With only eight months until Election Day, President Obama’s approval ratings are dipping and Obamacare’s flaws are dominating the headlines. All signs should point to Republican success. But will that be the case?
History shows that we can be successful at the state level but only if Republicans recognize changing demographics and continue to make adjustments in how we recruit candidates, communicate our policies and empower these new voices within our party.
In 2012, President Obama was reelected despite exit polling that revealed voters were continuously in favor of Republican policies. Over and over, however, we are seeing a trend on the state level where those same voters eagerly cast their vote for the Republican candidate. For example, in Illinois, John Cabello, a police officer and detective, ran on a platform of public safety and service to community. He connected with voters and was sent to the state house, his critical victory a blow to the Democrats’ control.
By electing candidates that reflect the full diversity of America, we put into place those leaders that can move through the ranks and provide a much-needed perspective on the federal level. While Cabello was defying the trends in Illinois, Marilinda Garcia was running to become a state representative in New Hampshire, which Obama won convincingly 2012. She too emerged victorious and announced this past fall she would run for the state’s second congressional seat in what has become a very competitive race.
Voters like Republican policies. We don’t need to change our principles to attract new supporters to our party. To win future elections we must examine not only what we say, but how we say it and who delivers our message. In short, we need more John Cabellos and Marilinda Garcias.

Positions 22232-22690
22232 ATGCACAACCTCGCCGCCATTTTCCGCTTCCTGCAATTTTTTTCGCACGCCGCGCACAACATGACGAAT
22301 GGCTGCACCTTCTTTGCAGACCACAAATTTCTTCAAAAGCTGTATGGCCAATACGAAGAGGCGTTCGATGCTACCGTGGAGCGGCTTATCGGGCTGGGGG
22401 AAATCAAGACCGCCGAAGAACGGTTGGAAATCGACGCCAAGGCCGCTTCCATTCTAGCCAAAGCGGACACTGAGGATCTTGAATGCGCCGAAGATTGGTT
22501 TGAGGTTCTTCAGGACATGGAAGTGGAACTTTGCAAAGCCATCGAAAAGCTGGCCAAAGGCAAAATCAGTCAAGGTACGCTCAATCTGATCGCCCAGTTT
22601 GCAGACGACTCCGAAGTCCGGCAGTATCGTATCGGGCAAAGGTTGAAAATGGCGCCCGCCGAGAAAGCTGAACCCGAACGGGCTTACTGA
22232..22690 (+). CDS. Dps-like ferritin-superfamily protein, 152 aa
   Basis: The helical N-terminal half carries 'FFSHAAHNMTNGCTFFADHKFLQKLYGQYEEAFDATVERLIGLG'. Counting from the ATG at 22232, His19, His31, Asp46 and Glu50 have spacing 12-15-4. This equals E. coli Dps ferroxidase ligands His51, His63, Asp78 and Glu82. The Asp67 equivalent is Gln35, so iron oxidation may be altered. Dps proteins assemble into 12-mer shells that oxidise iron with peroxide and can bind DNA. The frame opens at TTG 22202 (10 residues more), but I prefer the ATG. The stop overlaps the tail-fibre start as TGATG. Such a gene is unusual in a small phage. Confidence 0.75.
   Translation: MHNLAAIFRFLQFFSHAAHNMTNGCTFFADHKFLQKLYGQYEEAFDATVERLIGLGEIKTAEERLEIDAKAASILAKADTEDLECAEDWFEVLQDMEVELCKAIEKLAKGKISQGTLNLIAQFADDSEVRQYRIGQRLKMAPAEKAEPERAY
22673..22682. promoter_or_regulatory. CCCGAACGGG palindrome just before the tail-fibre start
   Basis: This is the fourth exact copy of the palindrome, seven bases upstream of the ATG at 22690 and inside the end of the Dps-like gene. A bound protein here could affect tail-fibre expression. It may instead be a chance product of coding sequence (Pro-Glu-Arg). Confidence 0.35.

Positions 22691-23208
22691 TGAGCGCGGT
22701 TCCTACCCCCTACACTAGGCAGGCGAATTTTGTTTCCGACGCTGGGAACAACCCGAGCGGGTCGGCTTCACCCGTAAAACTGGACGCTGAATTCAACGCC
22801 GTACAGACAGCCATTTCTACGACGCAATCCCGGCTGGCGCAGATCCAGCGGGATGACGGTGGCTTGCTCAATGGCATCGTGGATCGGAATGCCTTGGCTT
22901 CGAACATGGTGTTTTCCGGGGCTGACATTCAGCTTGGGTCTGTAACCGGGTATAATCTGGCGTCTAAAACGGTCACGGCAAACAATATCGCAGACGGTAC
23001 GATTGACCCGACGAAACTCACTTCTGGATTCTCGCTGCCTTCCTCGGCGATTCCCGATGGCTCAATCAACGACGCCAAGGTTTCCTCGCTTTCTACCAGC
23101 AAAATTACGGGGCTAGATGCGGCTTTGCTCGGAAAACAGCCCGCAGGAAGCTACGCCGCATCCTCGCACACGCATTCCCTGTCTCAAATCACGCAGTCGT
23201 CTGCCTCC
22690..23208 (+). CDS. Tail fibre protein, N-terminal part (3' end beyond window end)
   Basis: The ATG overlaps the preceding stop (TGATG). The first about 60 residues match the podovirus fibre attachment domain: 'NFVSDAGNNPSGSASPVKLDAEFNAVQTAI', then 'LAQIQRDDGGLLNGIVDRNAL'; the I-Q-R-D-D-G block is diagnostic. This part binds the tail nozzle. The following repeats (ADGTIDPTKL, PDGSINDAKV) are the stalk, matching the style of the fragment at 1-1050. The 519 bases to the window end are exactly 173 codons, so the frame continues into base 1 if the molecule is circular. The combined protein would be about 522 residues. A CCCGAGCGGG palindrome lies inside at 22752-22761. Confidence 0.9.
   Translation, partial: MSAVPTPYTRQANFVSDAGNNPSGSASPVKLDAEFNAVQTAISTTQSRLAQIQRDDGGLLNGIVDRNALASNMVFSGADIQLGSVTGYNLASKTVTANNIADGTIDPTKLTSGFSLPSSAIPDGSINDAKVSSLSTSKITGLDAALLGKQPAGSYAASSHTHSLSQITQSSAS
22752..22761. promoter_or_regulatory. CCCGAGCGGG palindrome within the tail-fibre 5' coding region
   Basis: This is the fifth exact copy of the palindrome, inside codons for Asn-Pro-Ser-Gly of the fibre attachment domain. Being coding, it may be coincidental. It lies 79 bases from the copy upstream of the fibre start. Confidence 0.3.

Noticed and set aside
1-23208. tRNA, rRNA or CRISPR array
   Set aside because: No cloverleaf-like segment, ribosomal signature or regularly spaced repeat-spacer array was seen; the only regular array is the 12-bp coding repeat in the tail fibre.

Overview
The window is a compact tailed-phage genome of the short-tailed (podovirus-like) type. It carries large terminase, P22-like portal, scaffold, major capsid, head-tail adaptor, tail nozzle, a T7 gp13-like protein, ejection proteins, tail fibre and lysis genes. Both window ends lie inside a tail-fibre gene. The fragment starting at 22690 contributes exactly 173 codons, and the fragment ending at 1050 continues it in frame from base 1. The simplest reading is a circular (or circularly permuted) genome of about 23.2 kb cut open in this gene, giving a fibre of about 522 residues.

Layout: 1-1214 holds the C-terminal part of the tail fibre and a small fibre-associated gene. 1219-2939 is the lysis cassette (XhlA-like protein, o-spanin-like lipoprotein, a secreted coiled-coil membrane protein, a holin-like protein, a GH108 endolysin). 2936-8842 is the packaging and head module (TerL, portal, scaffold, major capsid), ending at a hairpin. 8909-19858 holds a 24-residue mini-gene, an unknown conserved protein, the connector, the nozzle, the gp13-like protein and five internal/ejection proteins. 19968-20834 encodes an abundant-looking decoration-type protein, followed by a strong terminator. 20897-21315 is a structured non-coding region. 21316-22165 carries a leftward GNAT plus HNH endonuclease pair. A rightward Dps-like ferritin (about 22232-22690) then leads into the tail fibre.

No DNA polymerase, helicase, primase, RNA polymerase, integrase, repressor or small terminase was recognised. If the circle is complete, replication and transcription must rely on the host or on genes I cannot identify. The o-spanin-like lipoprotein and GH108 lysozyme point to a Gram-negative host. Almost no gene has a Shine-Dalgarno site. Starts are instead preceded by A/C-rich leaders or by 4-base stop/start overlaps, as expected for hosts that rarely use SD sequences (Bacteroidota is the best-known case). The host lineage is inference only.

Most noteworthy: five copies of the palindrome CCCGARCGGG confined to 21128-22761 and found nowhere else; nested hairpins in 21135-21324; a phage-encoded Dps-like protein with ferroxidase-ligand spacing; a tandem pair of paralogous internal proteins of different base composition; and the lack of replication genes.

Republicans must increase their chances for success by amplifying our recent efforts to recruit new, diverse voices within our party and bring more women to the table. We must continue to identify, train and support strong future leaders that better reflect America’s changing demographics if we want to continue seeing victories at the ballot box.
A number of these efforts are already underway. The Republican State Leadership Committee’s (RSLC) Future Majority Project spent more than $5 million in the 2012 cycle in support of 125 new Hispanic candidates and 191 new female candidates who pursued state-level office. The FMP helped to elect 15 new Republicans of Hispanic descent and 84 new Republican women to state offices across the country, including Reps. Cabello and Garcia.
We need to keep growing this diverse bench. That’s why the FMP is soon announcing new leadership to help Republicans go beyond recruiting and investing in women and Hispanic candidates to include African-Americans, Asian-Americans, Indian-Americans, Native-Americans and many other diverse ethnicities.
By investing much needed funds, training, mentorships and digital resources, 2014 may see the rise of more diverse Republican candidates like Hispanic small business owner Monique Trudnowski. who is running for state legislature Washington. There’s also Michael Fields, a young African-American high school teacher running in Colorado’s General Assembly. Both are first-time candidates with deep ties to their communities.
Much good work has already been done. Republicans currently hold 59 of 99 state chambers, 28 secretaries of state, 28 lieutenant governors and 24 attorneys general seats. These leaders support our 29 Republican governors (four of whom are women and four are of diverse ethnicities) who are daily enacting policies that grow our economy, create jobs and protect our personal freedoms.
These are good steps in the right direction. But we will do more and when that happens, our party, and more importantly our nation, will flourish.
Luis Fortuño served as governor of Puerto Rico from 2009 to 2013. He is now a partner at the law firm of Steptoe & Johnson LLP and serves on the board of directors of the Republican State Leadership Committee.